Of the 4000 caves in Virginia, Luray caverns is the most known and most visited one in the state. According to a study done in 2018, more than 500,000 guests visit this popular destination each year.
Luray Cave and caverns are located just west of the town of Luray, Virginia a little over an hour drive from Washington DC, Charlottesville, Virginia and a short drive to the Shenandoah Valley where you can find plenty of opportunities for exploring and hiking with great views.
Luray Caverns were first discovered on August 13, 1878 by five local men, including Andrew J. Campbell, his 13-year-old nephew Quint, and local photographer named Benton Stebbins. They initially noticed protruding limestone outcrop and a nearby sinkhole noted to have cool air seeping from it that grabbed their attention.
Visitors can purchase their tickets at the Luray Caverns Visitors Center and wait until the time for their tour. There is a little coffee shop at the building where visitors can also buy refreshments and snacks. Headphones are given to the guests as they proceed to enter the cave via a path that waves downward through the caverns, eventually reaching Dream Lake, The Saracen’s Tent, The Great Stalacpipe Organ and some large stalactites and stalagmites.
The actual distance needed for the audio tour through the caverns is about 1.5 miles long and can be completed in 45 minutes to 1 hour. However if you choose to engage with human tour guides along the route, that time might be extended.
The path along the caverns, narrow at times, continues to the Wishing Well and a war memorial honoring veterans from Page County. From there it proceeds to a small passage past the Fried Eggs Rock Formation and returns to ground level through a smaller passage to the entrance. There are many steps into and out of the cave, but the tour is generally flat trek on a well maintained paved path, with a few spots of incline and some stairs throughout the caverns.
The impressive almost mirror-like appearance of the Dream Lake that’s made of shallow spring water gathering between the rocks reflects the stalactite formations above it, creating a cool mirror effect and is the largest body of water in the caverns although not the deepest as even at it’s deepest point the water is only around 20 inches deep despite it’s appearance. Stalactites are reflected in the water making them appear to be stalagmites. This illusion is often so great that people are unable to see the real bottom.
The colors in Luray Caverns are yellow, brown or red because of water, chemicals and minerals. After the water had been mostly removed by a lowering in the water table, these eroded forms remained and growth began to take hold via stalactites, stalagmites, columns and more. The new stalactites growing from the old, and made of hard carbonates that had already once been used, are usually white as snow though often pink or amber-colored.
The Flowstone draperies are abundant throughout the cavern and the visitors can see the best example of them when approaching the Saracen’s Tent. This drapery formation can be found in all major rooms of the caverns and ring like bells when hit heavily by a hand. Sixteen of these alabaster scarfs hang side by side in Hoveys Balcony, three white and fine as crape shawls, thirteen striated like agate with various shades of brown. Their origin and also that of certain so-called scarfs and blankets is from carbonates deposited by water trickling down a sloping and corrugated surface.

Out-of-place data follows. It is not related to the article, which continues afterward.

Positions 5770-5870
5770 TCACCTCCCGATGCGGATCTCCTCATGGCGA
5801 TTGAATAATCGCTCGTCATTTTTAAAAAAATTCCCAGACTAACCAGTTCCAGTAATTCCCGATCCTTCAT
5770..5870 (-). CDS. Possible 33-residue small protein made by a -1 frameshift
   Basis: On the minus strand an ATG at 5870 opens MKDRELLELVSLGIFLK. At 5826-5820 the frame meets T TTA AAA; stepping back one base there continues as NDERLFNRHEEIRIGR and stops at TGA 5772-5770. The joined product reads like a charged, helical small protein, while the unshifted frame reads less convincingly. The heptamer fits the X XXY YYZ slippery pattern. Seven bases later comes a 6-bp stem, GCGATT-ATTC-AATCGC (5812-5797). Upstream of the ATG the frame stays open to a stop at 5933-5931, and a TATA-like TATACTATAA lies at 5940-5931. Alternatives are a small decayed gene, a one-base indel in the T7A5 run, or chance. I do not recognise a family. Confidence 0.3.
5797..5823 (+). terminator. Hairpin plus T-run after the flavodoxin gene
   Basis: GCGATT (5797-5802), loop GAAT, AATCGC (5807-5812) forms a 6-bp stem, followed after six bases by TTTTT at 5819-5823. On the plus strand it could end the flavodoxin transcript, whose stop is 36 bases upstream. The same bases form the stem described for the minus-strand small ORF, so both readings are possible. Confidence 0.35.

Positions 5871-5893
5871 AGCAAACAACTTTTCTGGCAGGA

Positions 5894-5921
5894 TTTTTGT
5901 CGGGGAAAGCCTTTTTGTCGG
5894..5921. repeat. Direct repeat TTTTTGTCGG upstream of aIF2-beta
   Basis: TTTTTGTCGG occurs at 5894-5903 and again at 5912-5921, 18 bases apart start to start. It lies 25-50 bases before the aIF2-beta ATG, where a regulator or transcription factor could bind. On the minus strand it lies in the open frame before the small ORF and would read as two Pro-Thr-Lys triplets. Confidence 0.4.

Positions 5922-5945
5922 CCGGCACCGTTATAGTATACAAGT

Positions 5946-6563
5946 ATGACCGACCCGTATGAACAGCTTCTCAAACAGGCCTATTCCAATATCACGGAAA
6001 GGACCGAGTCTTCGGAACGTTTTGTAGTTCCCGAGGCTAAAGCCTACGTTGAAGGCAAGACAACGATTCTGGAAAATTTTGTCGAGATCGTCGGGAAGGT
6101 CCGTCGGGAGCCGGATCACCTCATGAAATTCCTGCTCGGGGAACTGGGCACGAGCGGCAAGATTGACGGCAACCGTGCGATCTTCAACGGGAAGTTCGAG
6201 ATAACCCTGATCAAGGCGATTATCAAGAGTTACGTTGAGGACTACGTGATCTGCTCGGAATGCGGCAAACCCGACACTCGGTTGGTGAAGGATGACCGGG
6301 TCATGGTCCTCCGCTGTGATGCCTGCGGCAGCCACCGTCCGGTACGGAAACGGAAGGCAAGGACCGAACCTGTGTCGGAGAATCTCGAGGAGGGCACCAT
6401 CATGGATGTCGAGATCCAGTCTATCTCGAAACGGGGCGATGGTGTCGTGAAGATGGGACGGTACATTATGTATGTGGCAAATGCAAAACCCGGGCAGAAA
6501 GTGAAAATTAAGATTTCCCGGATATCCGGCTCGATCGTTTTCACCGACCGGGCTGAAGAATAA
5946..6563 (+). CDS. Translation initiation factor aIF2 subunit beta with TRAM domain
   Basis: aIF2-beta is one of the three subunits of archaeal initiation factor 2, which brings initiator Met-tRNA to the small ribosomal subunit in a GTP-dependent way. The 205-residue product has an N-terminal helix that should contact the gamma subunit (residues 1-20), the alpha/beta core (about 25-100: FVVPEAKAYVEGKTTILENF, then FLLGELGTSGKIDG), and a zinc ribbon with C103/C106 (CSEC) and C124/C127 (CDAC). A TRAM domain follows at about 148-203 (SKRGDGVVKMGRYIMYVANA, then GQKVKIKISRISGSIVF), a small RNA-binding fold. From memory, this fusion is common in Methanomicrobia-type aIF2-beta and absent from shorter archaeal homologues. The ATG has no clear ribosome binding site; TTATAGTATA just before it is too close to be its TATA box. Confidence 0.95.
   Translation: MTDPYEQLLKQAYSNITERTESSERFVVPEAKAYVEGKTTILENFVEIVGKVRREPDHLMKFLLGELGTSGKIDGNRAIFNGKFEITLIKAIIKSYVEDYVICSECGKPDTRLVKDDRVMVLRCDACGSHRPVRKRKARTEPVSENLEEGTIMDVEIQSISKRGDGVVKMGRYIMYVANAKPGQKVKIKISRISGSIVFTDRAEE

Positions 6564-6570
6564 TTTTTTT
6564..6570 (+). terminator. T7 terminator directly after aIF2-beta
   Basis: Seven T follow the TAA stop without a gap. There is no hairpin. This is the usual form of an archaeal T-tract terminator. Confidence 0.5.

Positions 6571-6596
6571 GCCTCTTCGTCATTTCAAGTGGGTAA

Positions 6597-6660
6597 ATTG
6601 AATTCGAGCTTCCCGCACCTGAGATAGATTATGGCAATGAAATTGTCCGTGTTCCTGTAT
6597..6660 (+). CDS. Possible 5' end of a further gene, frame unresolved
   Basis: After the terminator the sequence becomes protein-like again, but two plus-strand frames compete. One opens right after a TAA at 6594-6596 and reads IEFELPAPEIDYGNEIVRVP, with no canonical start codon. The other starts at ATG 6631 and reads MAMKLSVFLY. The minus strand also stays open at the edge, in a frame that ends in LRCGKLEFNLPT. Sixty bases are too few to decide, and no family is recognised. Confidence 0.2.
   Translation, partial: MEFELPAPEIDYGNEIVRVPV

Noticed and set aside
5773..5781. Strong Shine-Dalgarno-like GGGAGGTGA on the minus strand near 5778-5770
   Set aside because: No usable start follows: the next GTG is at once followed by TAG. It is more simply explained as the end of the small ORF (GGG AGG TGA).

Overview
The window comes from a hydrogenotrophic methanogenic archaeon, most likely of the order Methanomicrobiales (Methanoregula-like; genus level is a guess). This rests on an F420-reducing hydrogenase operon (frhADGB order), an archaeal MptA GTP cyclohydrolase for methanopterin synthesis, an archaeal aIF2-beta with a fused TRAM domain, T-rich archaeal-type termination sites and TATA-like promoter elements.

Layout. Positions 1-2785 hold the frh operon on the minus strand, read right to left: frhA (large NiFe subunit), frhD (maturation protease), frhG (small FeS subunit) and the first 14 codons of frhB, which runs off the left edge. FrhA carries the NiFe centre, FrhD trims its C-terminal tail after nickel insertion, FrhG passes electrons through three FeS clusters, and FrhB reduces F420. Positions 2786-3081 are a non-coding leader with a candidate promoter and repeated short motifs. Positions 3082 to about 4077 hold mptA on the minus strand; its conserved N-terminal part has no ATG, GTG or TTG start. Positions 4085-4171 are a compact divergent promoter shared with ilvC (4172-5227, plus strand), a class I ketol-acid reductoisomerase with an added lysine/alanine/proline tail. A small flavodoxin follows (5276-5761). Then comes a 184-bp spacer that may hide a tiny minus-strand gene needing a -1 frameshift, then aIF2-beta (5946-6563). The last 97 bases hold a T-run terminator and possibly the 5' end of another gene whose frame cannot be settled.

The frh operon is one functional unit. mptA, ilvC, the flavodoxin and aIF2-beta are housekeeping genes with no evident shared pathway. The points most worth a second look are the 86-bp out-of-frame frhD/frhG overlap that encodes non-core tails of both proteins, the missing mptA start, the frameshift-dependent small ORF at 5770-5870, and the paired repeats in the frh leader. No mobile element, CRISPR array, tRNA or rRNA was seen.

Some of the most notable formations inside the caverns include the Leaning Column, undermined and tilting like the campanile of Pisa and the large shield formation known as the The Great Stalacpipe Organ which was used from very early age as an instrument for a variety of folk and religious songs.
Some of stalactites in Giant’s Hall exceed 50 feet in in length. The Double Column, named from Professors Henry and Baird, is made of two fluted pillars side by side, the one 25 feet the other 60 feet high, a mass of snowy alabaster. The Empress Column is a stalagmite 35 feet high, rose-colored, and elaborately draped. The cascades are formations like foaming cataracts caught in mid-air and transformed into amber or milk-white alabaster. The brands Cascade stands at 40 feet high and 30 feet wide, and is a wax-like white.
The green Wishing Well just like the Dream Lake gives the illusion however in reverse as the pond looks three to four feet deep, but at its deepest point in fact it is actually six to seven feet deep and full of coins that could be found as deep as three feet at the bottom.
The quantity of water in the cavern varies greatly during different seasons which allows some stalactites to have their tips under water long enough to allow tassels of crystals to grow on them, which, in a drier season, are again coated over with stalactite matter. The temperature in Luray Caverns stays in the low 50 F degree range in all seasons, even if it’s a toasty 90 degrees or a chilly 32 degrees outside, so make sure to dress up properly and bring an extra layer if you get cold easily.
Luray Caverns are open daily from 9 a.m to 4 p.m. all year round. Guided tours depart about every twenty minutes and last about an hour. General Admission includes Luray Caverns, the Car & Carriage Caravan Museum, Toy Town Junction, and the Luray Valley Museum. A ticket for adults costs $30, children are $15 and Seniors are $27. There are multiple ways to get a discount tickets and you can find all the details on how to do so here. For list of events check their page here.